But I liked the being out there but I also found that I liked competing. I liked the competition. It wasn’t necessarily about the result but it was about being in a venue that allowed you to compete, always brought your bar up a little higher and sort of forced you to explore a little more deeply what you were capable of and as European people in competition talk about you know when you’re in a great deep field you’re always having to bring your best and you always do your best, I’ve learned. So, it’s fun exploring that and that became really, really neat to me was just being able to both be out there and do the experience part of it but also dig deep and see what you’re capable of.
BRAD BROWN: Barry and I think, I’m not sure if it’s the same in the States but it’s definitely not that way here when it comes to ultra-marathon running. There’s no major competition within the age groups in ultra-marathoning here but in triathlon, and it’s like this wherever you go, but there’s massive competition within the age groups. Was that the attraction that one of the things that go you into triathlon was the being able to compete with guys on the same level as you from age perspective to see how good you were compared to them.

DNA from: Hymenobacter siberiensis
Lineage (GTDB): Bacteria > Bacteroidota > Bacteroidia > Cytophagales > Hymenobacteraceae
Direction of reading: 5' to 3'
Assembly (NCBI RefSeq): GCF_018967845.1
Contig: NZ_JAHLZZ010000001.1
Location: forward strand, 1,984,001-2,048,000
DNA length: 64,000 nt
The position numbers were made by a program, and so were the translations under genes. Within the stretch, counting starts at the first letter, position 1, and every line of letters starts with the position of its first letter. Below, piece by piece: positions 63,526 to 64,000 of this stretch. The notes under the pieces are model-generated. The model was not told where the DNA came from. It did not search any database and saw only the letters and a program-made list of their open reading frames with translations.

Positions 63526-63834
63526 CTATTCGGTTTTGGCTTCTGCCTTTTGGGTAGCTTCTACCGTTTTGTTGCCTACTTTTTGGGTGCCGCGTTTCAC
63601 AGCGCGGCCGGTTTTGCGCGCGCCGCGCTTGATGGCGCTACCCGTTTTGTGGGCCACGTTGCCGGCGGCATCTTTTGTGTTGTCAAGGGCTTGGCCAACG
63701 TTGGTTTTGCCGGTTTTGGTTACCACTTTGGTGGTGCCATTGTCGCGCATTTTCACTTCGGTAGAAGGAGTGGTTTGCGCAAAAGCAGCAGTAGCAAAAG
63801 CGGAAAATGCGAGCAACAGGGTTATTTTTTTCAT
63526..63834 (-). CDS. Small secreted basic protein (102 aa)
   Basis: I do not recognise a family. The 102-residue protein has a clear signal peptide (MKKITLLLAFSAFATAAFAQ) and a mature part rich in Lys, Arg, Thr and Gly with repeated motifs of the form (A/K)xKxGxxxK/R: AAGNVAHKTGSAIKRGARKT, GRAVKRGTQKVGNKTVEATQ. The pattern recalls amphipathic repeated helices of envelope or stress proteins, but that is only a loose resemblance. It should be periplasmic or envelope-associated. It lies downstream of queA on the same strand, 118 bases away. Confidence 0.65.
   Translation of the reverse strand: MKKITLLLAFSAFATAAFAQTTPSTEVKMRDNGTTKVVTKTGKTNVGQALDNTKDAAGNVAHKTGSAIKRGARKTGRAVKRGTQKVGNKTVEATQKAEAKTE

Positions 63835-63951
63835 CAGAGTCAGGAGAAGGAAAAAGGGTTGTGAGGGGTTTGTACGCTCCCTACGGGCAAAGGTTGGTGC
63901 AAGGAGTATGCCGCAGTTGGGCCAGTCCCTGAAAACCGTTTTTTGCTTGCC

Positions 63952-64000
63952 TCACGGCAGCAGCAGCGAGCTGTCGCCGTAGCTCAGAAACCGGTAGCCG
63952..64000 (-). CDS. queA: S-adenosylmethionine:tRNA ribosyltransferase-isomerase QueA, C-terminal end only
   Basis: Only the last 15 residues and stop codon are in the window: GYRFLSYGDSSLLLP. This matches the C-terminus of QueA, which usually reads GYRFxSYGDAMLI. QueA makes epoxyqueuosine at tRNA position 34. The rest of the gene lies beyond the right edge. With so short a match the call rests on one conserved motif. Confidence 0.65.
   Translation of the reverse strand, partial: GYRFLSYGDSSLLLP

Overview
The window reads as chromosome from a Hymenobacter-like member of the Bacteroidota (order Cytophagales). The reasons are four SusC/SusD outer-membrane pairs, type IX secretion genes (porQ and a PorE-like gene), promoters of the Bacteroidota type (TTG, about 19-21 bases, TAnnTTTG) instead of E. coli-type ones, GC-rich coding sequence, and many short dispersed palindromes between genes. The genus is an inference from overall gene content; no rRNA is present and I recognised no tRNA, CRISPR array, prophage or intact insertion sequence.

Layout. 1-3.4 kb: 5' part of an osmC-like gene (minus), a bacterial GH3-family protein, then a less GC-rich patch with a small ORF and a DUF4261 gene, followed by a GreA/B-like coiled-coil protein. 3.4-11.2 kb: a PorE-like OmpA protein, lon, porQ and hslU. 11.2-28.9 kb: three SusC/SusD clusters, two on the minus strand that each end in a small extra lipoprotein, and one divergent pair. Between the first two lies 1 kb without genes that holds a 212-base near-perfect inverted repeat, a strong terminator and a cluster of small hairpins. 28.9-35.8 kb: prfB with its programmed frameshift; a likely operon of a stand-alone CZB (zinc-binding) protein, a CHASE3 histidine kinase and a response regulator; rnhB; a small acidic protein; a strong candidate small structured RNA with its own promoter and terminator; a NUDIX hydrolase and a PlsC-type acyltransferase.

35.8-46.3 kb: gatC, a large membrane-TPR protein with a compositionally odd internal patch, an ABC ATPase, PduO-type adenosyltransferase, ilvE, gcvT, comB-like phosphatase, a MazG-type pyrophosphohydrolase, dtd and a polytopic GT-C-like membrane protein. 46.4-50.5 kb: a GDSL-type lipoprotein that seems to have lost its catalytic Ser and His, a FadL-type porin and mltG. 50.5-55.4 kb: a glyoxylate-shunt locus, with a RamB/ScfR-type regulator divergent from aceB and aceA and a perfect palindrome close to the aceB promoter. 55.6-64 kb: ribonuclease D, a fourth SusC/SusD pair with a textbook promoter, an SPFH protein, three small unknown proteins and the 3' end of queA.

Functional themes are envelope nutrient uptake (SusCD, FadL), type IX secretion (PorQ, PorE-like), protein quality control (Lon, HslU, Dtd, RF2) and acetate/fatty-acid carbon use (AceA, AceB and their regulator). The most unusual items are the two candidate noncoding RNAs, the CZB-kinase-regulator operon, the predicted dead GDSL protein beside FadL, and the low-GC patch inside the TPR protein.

Getting into Ironman after an injury
BARRY LEWIS: Actually, no. It wasn’t quite so defined as that. My brother as I mentioned earlier did Ironman Canada and to me that was really just beyond comprehension. My head would explode if I tried to wrap it around actually doing an Ironman. There was just no possible way but then as I got into, sort of I did a couple of early short long-distance triathlons in those days and it was fun, but it was something that was hard to do. I was travelling a lot at different jobs and I just found I always came back to running. It was just always something that I could do very simply wherever I was. When I came back to it I really enjoyed it.